Watch this session on ECR Live: Thursday, March 7, 16:00–17:30, Room D2
Over the past decade, technological improvements have led to the widespread use of imaging modalities in the prediction, diagnosis and follow-up of coronary disease. Radiologists now have the ability to obtain information on the structure of cardiac muscle with MRI and evaluate cardiac arteries with CT, while hybrid imaging will soon allow them to do both. Cardiac CT will also provide more functional information in the future, and its use will continue to grow. Experts will present the newest and upcoming possibilities of cardiac imaging today at the ECR.
Advances in cardiac CT have brought its use in clinical routine to unprecedented levels. The main reason is that image acquisition optimisation strategies allow radiologists to assess blood vessels with the same efficiency as coronary angiography, non-invasively and almost instantaneously.
“CT is considered a wonderful technique for the evaluation of coronary arteries. It is really similar to coronary angiography, but without the risks. With new apparatus, we have the ability to produce imaging very fast, reduce artefact, but especially reduce the dose of radiation in each patient,” said course moderator Professor Ernesto Di Cesare, chairman of the radiology department at L’Aquila University Hospital in Italy.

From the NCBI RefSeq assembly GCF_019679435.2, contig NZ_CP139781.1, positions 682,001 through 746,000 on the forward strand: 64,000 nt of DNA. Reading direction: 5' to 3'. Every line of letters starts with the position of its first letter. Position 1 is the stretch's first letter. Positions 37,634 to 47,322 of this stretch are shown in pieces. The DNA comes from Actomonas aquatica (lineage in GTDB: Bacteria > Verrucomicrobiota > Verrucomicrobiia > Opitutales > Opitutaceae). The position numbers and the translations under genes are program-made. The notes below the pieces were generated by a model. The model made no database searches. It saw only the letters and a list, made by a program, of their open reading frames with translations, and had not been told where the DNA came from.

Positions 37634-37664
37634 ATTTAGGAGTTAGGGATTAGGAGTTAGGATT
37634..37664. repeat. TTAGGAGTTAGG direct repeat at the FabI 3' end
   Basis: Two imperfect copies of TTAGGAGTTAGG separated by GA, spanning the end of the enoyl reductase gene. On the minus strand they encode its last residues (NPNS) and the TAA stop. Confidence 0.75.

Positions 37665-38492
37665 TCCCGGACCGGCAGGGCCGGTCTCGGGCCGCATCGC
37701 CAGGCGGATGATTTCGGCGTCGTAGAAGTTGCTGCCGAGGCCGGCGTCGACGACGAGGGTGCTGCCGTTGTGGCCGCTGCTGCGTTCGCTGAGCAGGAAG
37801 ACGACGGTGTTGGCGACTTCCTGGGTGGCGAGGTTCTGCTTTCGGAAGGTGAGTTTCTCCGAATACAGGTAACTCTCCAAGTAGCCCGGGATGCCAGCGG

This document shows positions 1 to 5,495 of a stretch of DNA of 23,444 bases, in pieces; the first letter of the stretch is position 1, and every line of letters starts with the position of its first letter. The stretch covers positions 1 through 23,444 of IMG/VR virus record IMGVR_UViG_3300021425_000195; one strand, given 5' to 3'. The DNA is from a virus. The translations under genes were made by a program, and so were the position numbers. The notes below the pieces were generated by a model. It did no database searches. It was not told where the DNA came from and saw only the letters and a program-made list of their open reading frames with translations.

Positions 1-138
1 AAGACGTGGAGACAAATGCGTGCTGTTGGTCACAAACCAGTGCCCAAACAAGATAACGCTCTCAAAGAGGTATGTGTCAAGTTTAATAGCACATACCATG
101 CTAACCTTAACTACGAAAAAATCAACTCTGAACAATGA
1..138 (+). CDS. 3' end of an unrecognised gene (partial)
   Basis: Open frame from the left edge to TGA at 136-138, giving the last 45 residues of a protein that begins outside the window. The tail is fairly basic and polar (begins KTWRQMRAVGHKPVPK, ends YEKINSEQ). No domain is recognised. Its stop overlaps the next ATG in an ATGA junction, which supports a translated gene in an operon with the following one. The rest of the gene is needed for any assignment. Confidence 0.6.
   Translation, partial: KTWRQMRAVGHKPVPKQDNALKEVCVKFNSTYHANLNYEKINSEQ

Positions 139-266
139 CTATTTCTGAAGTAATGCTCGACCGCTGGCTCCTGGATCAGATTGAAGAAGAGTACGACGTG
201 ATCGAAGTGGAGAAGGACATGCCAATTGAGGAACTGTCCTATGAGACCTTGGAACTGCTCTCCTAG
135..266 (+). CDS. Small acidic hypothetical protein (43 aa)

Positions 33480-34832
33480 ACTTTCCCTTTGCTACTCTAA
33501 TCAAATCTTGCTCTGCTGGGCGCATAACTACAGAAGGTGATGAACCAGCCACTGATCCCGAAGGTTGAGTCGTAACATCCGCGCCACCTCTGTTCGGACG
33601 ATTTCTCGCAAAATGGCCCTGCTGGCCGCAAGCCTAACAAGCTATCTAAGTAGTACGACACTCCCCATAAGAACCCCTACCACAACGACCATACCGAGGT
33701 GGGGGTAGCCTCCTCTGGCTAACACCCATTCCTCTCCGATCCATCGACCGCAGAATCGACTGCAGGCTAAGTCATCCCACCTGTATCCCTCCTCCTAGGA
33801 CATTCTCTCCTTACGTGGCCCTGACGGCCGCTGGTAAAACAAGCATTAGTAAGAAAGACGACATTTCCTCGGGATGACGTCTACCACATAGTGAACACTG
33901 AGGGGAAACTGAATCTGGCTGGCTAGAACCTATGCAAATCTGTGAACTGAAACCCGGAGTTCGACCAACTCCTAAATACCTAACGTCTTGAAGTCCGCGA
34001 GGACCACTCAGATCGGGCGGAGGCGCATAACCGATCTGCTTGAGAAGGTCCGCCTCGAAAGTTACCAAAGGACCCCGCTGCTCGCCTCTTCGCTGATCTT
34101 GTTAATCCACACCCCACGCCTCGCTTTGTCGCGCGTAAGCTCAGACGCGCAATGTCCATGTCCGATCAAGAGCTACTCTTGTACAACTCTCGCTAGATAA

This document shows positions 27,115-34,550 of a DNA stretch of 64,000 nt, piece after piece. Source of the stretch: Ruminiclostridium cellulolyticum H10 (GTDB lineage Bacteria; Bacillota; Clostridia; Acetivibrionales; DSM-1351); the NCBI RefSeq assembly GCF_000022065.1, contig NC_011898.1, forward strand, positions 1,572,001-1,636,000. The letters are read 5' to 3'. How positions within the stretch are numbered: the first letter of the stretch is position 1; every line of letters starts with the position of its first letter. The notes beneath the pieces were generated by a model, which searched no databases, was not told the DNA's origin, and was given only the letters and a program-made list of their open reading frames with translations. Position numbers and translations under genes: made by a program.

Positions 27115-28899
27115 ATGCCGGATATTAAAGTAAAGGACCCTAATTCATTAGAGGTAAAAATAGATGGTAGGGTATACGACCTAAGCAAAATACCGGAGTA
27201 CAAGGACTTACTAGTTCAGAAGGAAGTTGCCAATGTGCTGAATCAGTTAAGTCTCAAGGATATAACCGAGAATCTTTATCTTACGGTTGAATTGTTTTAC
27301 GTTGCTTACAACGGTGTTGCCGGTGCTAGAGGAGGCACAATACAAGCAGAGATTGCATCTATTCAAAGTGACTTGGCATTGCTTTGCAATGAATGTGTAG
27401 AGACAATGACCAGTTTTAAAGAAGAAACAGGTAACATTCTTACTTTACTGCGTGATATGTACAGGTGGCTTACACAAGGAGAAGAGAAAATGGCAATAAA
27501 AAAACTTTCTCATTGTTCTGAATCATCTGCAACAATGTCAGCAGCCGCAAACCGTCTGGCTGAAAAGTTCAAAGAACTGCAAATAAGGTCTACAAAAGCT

Cardiac CT use in clinical routine will continue to rise in the near future. A paper published by the British Cardiovascular Society predicts that the number of cardiac CT examinations carried out will increase by up to 40 times by 2020. “The use of cardiac CT is bound to increase and, by the next decade, it could penetrate everyday work, in both specialised and non-specialised centres,” said Konstantin Nikolaou, professor of radiology and vice-chair of the department of clinical radiology at Munich University Hospital in Germany.
These projections mean that CT will also replace catheter angiography in some cases. Experts agree that CT could replace invasive angiography to rule out coronary artery disease (CAD) in selected patients with chest pain, in whom suspicion of coronary artery disease is not so strong.
“I think that CT will be used on an individual basis in patients less likely to suffer from CAD, to diagnose and characterise the atherosclerosis before the symptoms occur. At the moment, CT seems the most reliable tool for this evaluation,” predicted Di Cesare.
To become a clinical standard, CT must be backed up by solid scientific evidence, available only after randomised prospective multicentric studies. “Radiology and cardiology have to prove with large clinical trials that cardiac CT is effective and efficient, meaning it can provide the right results while remaining economically reasonable as compared to currently used diagnostic work-up,” Nikolaou said.